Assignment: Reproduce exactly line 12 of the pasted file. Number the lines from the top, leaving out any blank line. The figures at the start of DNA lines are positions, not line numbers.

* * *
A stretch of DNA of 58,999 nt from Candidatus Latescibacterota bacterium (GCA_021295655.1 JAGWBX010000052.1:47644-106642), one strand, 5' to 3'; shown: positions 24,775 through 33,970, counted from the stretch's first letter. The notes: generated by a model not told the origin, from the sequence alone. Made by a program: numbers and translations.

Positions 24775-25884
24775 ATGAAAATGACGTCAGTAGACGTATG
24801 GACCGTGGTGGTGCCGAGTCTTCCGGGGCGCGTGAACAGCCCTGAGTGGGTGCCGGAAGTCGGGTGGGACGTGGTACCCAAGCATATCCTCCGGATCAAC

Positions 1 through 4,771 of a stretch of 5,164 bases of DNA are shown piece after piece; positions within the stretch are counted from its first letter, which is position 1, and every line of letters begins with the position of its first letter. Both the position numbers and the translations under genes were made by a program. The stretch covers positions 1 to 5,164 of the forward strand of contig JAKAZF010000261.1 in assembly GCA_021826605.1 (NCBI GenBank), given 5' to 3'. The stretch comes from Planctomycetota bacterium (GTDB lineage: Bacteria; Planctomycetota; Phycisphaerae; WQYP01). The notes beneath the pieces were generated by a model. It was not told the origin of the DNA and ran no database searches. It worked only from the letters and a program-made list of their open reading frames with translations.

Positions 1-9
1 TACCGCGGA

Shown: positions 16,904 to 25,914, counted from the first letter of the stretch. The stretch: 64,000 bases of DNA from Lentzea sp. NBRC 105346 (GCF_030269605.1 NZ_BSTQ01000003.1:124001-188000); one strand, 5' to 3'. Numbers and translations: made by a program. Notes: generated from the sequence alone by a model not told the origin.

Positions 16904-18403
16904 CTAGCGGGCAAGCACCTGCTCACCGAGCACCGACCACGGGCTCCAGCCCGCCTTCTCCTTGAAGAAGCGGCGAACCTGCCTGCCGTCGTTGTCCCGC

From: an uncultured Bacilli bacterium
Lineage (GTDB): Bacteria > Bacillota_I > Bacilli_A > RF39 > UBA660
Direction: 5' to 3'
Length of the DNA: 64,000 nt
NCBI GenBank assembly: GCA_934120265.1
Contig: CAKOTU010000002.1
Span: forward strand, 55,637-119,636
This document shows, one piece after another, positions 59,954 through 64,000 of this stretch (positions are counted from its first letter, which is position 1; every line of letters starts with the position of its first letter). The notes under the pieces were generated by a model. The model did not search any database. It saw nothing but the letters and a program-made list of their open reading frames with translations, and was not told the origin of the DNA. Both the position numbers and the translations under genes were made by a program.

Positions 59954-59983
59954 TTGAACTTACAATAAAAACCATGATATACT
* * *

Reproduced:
Lineage (GTDB): Bacteria > Bacillota_I > Bacilli_A > RF39 > UBA660